Elder Linford had returned to the United States and I had a long talk with President James Gunn McKay, then President of the London Mission. He advised me to apply for my passport as I had a desire to go to Zion where so many of the Saints were gathering. This I did and received the forms to fill out. I was told that as I was not yet twenty-one, I would have to have my father’s signature. I sent him the papers and I should have known that something was wrong when father signed them and returned the forms to me with no objection.
When I came home from the War Office a few days later, a detective from Scotland Yard was at my apartment. I was told to report at the old Baily Court on a certain day for trial for forgery under the D.O.R.A (Defense of the Realm Act). I was confused, hurt, so I got in touch with President McKay and he said to tell the truth and I would be alright.
My parents came to London for the trial, which was brief, but my father stood by his statement that he had not signed the papers. I stood before the judge who was dressed in a black robe and wore a white wig and I was not afraid for I knew I had done no wrong. As I bore my testimony to the court and the judge, I heard voices singing across the courtyard. It was the choir of St. Martin’s Church practicing. The windows of the courtroom were open and as it was a warm day, the voices came through the window clearly, beautifully singing “Jesus, lover of my soul, other refuge have I none, hangs my helpless soul on Thee, Leave, Oh, leave me not alone, Still support and comfort me.” I had sung that hymn in church many times with my parents and I knew then that if I obeyed the will of my Father in Heaven, He would be close by. I felt that the judge knew I had done no wrong, but being a minor, I was sent home under the jurisdiction of my father for a year and had to report to the local police station once a month to prove that I was keeping the judge’s decision.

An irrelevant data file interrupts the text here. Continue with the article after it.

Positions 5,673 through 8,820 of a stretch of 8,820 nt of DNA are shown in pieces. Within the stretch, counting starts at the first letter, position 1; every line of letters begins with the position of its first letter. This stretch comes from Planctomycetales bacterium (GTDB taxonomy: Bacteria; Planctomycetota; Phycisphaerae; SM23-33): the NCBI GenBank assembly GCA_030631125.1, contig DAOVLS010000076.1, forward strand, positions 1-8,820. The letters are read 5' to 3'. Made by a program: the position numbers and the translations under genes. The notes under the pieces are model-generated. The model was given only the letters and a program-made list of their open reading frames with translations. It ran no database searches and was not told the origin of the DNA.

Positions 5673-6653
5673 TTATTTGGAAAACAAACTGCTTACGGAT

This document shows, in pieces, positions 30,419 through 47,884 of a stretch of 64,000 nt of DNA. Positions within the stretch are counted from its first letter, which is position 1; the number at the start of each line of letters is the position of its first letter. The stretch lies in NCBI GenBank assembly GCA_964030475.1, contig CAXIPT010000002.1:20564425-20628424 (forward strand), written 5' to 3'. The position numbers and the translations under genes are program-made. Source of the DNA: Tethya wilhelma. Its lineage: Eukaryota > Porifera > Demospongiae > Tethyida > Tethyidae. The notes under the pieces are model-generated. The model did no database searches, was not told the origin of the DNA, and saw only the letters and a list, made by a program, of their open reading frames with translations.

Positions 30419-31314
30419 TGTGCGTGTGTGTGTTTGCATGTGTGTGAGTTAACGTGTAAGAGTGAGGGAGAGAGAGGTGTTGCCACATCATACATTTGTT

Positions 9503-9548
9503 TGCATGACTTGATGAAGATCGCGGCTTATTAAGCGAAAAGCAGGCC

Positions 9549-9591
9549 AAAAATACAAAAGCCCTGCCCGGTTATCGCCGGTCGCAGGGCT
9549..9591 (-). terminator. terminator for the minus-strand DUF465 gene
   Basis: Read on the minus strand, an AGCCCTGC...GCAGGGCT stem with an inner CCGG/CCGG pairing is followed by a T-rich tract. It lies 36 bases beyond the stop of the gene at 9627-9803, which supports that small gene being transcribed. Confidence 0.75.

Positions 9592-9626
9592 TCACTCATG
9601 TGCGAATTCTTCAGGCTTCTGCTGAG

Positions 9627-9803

During this year, it seemed that Satan worked hard to discourage me. I developed throat trouble to the extent that I could not speak clearly. I went to a doctor and he told me that I had a cancerous growth in my throat and there was nothing he could do. He gave me some medications but they didn’t help. Again, I turned to President McKay and asked him to send me a bottle of consecrated oil, which he did along with a letter stating that if I had sufficient faith, that the oil would last as long as I needed it. It was a very small vial, but I took a spoonful of it every day for weeks until I could speak again and my throat was not painful.5 My father saw me take the oil but would not believe it could help. I returned to the doctor and he said that a miracle had happened. The growth was gone! I took one more spoonful of oil and the bottle was empty. Yet all the time that I needed it, oil had remained in the bottle. I showed it to my father but all he said was, “The devil takes care of his own.”
I was getting discouraged because of father’s harsh treatment and I felt that I needed to talk to my Heavenly Father, so I went quietly into a grainfield close to home and asked Him to give me courage. I knelt in deep prayer and a feeling of peace came over me and I heard a voice speak to me telling me to be of great faith, that all was well with me and that I would get to Zion.
I patiently waited for the year at home to end so that I could once again apply for a passport. Although Father made my life miserable, I enjoyed that year at home. I had learned that Satan can be very persistent and feel he certainly put in a lot of overtime on me. The minister of the neighborhood church held a prayer service on Sunday, praying to the Lord to save my soul, as I had strayed from the fold.